This is a summation of several days. Mayo proved to be an engaging place and kept us very busy. On Tuesday we went out to the coast and visited a Neolithic site that’s been very slightly excavated and it was pretty fascinating. The coast is beautiful, rugged and it looks due north. We got up into this tower and looked seaward and it was clear and blue and you can see the curvature of the earth the expanse was so broad. It felt rather lonely looking north and realizing that there was nothing between where we stood and Iceland. In fact it was a similar feeling looking west from Achill. I understand a lot of the songs written about leaving for the New World much better now. If you were watching the ship disappearing over the horizon carrying your loved ones away you would have known that you’d probably never see them again. It was a long, long way off in those days, and looking across that vast stretch of water would have only reinforced that feeling.

We drove back into town and Maria told us to meet her at Molloy’s and she’d introduce us to some good musicians she knows. John the piper is her man friend and he goes over to Dublin mid-week to work for Air Lingus. So off we go to Matt’s Pub at 10:00 pm looking for Maria. We get there and wait for her and she isn’t there yet. The place is a zoo, which is its normal state as far as we can tell. A very popular tourist spot with a mix of some locals, but rarely a place to sit and enjoy a pint or even the music for that matter. We stand around for a while and give Maria a call and tell her we’re off to McGing’s which suits us far more. We order some pints and text Maria. There are no other musicians to connect with this night so we finish our drinks and head home.

On Wednesday we practiced some of our new sets and drove in to Westport to do some shopping. Knocked about for a bit and found a few things. Morgan found an antique lace runner for Peg, I spotted a nice silver bangle for Ally that I think I’ll go back for. Got a call from Maria apologizing for last night. She drank wine at dinner and woke up at 2:00 am. Promised to meet us for a session at the Cobbler and introduce us to a bouzouki player and fiddler who are doing a session there tonight. We were to meet Morgan’s colleague Gary Leahy in Newport and visit him and see his work shop. He’s a nice man and according to Morgan a fine bow maker. We have a fine time with Gary and he tells us that he’ll meet us at a session tomorrow in Newport.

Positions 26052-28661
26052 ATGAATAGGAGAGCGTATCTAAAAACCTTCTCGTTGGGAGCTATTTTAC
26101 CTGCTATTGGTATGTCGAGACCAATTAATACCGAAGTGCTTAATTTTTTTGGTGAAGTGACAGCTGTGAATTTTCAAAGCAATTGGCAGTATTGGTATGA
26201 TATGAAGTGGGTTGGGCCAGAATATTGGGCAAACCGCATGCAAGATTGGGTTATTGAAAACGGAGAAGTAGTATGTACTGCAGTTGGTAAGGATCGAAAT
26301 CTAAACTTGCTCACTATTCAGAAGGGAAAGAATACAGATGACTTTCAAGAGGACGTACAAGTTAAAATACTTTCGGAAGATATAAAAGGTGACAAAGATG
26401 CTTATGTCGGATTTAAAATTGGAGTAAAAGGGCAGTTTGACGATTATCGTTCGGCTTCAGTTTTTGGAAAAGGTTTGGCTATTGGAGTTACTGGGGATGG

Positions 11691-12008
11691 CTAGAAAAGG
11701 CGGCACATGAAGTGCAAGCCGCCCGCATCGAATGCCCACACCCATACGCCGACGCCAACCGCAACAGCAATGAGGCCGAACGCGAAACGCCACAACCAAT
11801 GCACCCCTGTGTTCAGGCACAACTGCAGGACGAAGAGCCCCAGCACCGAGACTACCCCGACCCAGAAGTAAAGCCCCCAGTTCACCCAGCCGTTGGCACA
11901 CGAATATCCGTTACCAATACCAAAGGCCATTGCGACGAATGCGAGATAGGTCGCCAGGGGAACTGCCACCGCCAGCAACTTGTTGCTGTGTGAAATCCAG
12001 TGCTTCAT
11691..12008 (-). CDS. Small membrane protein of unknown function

So far this leg of the trip is vastly different than the first. In Clare we were just getting our feet wet and acclimatizing, Beara is rugged and beautiful but the music is scattered and infrequent due to the small population. Mayo on the other hand is music, music and more music. We’ve decided to stay through Monday because Sunday is all day sessions in Westport. We’ve got tomorrow tonight in Newport, not sure about Friday yet, but Saturday again at Biddy’s this tiny little pub in Westport that Maria assures us is the magnet for all the characters in town. So back to the Cobbler. We arrive before Maria and meet Johnny the bouzouki player and apparently he plays many others instruments, and his partner Dan. They’re probably my age and a nicer pair you wouldn’t want to meet. Very inclusive with the dry Irish wit we’ve come to expect and cherish. We played from about 8:30 until 12:00 and went down to meet Maria at Molloy’s. We walked fast and found the front doors locked and shades drawn but went in the side where we found the place roaring! We squeezed in and found Maria with some very good players but there was nowhere for us to join in the place was cheek to jowl. Maria wanted us to go back to her place but we’re learning she’s one of those in the moment gals. She was playing and chatting and we were somewhat forgotten… No problem though, so we waved goodbye and went back to our cottage, played a few hands of Canasta and turned in. We visited Maria in the afternoon, next day. The day was rainy, all day just like last Thursday. We met her dogs and hung out until time to head to Newport. We went to Grainne Uaile pub to meet Gary for dinner and stayed for a session. Julie Langan and a box player named Tom and a fine flute player named Brian were there as well a a woman who played great bouzouki and later an American named Mick and a few other musicians as well as the four of us . Some great playing and great players. Morgan says that Julie is the best fiddle player he’s heard on the trip. She plays with an elegance and grace that is quite lovely. They loved our songs and complimented our playing, as we did theirs. Brian has a strong yet beautiful tone to his flute and Tom is one of the best box players we’ve heard. Julie paid us a rather high compliment by saying that she might try to come play with us on Sunday at one of the sessions.

What we do when we’re not playing

An afternoon at the edge of the world, exploring a neolithic sight, discovered beneath a blanket bog, dating back nearly six thousand years. The Atlantic Ocean lies before us. A panorama so vast that the curvature of the earth is apparent. And the sun is shining!

Our ‘routine’ here involves a lot of practice, as you can see, and occasional laundry…